Trucks and loaders are therefore a good place to start looking for solutions, and BEVs are now centre stage among the options. Rutqvist pointed out that by replacing a diesel vehicle, the TH665B truck could reduce a mine’s carbon emissions by one to two tonnes every day.

Building on the heritage of Artisan Vehicle Systems, Sandvik’s technology is already proven and ready for market. The Sandvik TH665B truck displayed at Electra Mining Africa 2022 had completed final factory trials in California earlier in the year and would be sent to Australia for extended field trials at a leading gold producer.

There, it would haul heavy loads at speed on long and steeply inclined ramps, “to push this technology to its limits”, Rutqvist explained.

He noted that the first commercial builds would start this year. “Other products in the range are also ready for deployment, with a deep-level South African mine already in line to receive the Sandvik LH518B compact 18-t loader in the next few months.”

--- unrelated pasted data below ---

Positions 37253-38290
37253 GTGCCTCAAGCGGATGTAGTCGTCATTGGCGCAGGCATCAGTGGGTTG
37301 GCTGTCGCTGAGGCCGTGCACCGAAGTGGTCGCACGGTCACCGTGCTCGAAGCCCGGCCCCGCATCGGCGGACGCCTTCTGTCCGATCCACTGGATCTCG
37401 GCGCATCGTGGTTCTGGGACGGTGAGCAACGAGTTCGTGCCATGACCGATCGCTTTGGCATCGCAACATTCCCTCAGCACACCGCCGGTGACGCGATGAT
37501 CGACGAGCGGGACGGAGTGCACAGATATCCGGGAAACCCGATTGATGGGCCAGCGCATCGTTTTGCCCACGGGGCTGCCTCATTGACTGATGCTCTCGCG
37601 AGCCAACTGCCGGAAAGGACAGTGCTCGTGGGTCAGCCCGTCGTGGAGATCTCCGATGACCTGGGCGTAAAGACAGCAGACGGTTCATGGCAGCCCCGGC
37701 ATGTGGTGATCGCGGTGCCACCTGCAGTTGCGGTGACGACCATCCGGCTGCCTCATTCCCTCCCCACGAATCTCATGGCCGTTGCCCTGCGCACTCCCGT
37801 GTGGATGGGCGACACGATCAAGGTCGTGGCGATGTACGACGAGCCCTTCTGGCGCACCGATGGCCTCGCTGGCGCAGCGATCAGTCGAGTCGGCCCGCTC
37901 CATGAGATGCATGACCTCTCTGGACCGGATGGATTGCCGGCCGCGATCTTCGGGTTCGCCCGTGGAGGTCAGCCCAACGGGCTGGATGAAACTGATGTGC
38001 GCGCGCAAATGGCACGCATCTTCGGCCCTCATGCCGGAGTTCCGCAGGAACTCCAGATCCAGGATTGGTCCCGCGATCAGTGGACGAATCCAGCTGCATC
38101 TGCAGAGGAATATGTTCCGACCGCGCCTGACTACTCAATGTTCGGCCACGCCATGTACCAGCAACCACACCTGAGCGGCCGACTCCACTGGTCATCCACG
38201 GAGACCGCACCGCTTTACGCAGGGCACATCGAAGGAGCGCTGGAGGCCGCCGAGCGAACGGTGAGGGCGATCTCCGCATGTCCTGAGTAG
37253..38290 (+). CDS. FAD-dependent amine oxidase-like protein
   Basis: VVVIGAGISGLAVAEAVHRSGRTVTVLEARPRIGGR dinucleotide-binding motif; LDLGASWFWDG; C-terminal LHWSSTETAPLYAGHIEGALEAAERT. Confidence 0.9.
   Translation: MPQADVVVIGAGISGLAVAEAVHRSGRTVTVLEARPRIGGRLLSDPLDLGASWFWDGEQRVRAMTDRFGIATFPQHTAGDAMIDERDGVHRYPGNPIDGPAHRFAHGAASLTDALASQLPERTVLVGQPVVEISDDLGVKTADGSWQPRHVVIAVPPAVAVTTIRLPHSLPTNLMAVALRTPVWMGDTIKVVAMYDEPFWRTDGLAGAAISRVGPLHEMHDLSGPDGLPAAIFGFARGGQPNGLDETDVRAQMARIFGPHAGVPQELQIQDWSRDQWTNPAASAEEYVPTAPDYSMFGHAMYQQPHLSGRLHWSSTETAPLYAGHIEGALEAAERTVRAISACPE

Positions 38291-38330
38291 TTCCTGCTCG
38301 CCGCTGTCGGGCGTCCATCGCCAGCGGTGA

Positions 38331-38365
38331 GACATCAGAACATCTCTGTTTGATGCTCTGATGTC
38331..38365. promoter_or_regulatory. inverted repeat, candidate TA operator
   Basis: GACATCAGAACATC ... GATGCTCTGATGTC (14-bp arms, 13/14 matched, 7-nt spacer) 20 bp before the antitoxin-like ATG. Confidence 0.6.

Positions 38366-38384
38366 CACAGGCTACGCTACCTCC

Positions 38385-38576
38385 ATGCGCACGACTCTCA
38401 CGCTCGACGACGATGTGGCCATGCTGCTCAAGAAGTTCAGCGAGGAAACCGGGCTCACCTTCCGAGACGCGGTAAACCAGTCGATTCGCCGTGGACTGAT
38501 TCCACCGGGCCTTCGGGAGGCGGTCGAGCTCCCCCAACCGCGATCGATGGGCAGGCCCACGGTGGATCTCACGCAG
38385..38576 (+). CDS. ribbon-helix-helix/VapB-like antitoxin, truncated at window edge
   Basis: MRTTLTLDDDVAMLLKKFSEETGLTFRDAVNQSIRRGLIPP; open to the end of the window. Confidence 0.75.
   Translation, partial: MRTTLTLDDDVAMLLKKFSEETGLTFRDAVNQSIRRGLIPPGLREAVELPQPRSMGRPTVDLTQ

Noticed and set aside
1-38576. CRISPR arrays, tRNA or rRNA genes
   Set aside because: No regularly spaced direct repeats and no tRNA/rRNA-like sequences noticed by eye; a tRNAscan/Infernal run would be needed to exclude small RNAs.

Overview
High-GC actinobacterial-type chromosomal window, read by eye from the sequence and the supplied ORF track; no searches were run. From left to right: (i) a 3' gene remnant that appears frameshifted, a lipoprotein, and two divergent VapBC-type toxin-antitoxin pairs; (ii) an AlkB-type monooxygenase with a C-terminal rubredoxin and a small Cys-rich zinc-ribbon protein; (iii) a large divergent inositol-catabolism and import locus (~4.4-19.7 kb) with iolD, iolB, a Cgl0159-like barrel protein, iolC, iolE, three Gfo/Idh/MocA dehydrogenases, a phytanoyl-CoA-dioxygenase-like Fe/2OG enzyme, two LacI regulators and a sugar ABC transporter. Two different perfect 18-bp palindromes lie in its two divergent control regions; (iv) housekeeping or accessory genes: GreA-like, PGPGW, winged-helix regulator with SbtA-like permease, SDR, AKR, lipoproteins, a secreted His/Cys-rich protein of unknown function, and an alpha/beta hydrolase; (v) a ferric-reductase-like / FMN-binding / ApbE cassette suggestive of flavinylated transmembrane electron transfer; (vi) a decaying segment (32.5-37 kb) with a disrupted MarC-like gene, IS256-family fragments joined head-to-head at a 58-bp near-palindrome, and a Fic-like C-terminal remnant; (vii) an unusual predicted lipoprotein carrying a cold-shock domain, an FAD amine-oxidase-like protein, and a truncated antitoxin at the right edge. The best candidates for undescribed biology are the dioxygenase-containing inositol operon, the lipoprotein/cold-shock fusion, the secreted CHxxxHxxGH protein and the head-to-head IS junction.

The company’s overarching strategy is to have a full range offering by 2025, covering all the major size classes with battery electric trucks and loaders.

“Beyond the decarbonisation benefits of BEVs, mines are ordering them for the improved productivity they will deliver,” he said. “Electric technology can increase tonnages moved by 20% to 30% [owing] to the higher power levels and faster cycle times. The ground-up design has ensured a simplified driveline that also lowers operating costs.”

One of the key aspects of Sandvik’s BEV offering is that it aims to ease implementation in existing mine designs, rather than requiring extensive reconfiguration of mine infrastructure.